Re: Black Junior Miners’ Difficulty in Receiving Assistance from CGS
28 November 2019 12:31 p.m.
Dear Portfolio Committee on Mineral Resources,
On 22 January 2018, we addressed the following concern to the Chairperson of the Council for Geoscience (CGS).
Above matter refers.
We are greatly concerned that over the last two years it has been very difficult for us to get assistance from the CGS regarding access to critical geological data that may add value to our new Greenfield projects. It has now been the norm at CGS for information to be withheld from the public without any logical explanation. When we call to request key reports and data we are told by the staff that they have been instructed by senior management not to engage us on the requested data. We were even told by some staff members that the Chief Executive Officer (“CEO”) has expressed that the data does not belong to the public but the state. If that is what the CEO has said then he is completely incorrect in his statement because the CGS is funded by Treasury and treasury generates funds from taxpayers. Our company, as a legally compliant entity in South Africa, pays its taxes on a yearly basis and therefore is entitled to any report or data generated from the funds of tax revenues. The directors of our company, as individual taxpayers, are also entitled to the said data. The state ( in this case CGS) is the custodian of the data and it is responsible for dispersing the said data in an orderly manner to external clients where external clients will pay a legislated rand value fee to access the data. In this instant the CGS is refusing to even engage us on when they expect some of the data to be made available to external clients.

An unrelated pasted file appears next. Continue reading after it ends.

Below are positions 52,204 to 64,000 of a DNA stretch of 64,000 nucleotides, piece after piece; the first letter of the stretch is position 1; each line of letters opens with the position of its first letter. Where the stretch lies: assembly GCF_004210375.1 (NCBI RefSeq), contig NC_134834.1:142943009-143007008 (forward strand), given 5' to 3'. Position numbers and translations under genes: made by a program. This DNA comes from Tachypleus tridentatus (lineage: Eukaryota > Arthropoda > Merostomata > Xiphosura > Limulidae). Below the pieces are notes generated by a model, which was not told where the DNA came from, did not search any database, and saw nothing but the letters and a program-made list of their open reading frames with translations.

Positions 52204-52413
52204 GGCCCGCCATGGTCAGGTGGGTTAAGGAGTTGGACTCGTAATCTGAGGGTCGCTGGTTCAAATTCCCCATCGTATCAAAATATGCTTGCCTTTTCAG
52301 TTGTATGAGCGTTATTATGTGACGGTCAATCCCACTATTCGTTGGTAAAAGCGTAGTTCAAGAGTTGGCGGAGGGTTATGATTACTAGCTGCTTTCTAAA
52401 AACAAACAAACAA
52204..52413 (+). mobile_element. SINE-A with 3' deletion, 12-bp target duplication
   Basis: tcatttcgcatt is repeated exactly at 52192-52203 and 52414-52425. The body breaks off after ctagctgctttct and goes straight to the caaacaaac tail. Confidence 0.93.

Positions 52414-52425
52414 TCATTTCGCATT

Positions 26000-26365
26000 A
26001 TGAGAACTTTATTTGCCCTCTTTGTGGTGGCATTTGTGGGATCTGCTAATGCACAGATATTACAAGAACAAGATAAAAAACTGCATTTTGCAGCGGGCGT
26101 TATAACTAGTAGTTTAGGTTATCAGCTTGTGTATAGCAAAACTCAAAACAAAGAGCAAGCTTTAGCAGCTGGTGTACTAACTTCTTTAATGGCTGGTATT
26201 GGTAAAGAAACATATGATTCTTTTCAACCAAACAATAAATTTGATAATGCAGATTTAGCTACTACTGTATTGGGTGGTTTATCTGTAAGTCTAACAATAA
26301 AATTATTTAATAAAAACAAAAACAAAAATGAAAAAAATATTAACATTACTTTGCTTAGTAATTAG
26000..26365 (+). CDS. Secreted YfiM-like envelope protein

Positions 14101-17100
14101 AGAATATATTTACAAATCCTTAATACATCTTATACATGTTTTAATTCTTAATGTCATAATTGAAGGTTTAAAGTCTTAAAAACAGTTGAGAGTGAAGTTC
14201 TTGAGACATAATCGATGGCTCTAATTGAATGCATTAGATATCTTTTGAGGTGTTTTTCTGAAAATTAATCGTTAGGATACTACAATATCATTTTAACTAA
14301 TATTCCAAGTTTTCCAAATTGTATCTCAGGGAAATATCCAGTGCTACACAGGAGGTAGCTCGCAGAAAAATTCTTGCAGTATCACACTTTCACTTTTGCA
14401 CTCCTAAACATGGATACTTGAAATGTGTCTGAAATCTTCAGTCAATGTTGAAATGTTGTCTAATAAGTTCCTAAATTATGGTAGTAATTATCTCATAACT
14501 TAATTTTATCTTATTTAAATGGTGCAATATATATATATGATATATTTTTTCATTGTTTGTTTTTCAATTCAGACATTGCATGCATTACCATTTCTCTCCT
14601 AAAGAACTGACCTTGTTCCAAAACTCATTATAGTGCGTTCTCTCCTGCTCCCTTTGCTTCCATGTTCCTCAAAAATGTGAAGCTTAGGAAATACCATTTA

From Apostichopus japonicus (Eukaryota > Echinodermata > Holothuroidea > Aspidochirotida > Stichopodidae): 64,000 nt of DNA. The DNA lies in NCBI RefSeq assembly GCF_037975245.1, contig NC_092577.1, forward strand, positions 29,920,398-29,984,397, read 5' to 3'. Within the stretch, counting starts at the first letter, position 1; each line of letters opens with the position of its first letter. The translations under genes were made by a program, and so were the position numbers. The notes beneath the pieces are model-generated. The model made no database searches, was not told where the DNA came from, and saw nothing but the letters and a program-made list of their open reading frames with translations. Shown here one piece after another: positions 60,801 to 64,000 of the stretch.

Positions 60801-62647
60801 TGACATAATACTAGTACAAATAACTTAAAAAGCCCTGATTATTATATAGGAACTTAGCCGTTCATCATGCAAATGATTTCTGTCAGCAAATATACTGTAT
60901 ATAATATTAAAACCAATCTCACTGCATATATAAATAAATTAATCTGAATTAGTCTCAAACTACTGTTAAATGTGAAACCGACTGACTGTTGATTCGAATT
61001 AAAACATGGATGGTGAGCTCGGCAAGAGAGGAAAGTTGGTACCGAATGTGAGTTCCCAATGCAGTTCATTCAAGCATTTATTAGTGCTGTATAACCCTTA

CGS’s ultimate goal is to participate in the transformation of the local mining industry by empowering aspirant junior black miners with critical data that can add value to their start up mining projects. We are of the strong view that the CGS has deviated from this very important goal because we are prevented access to very important geological data that may enable aspirant black miners to unlock value in our mining projects, transform the local mining industry and build mines that will create jobs in our surrounding communities. We appeal to the Chairman to intervene in this matter. Moral is currently very low in the black junior mining sector and we are of the view that should we not collectively try and resolve this issue internally we will then be forced to engage other concerned parties, organize ourselves as a collective and try to convince the CGS to allow us to access such data through litigation.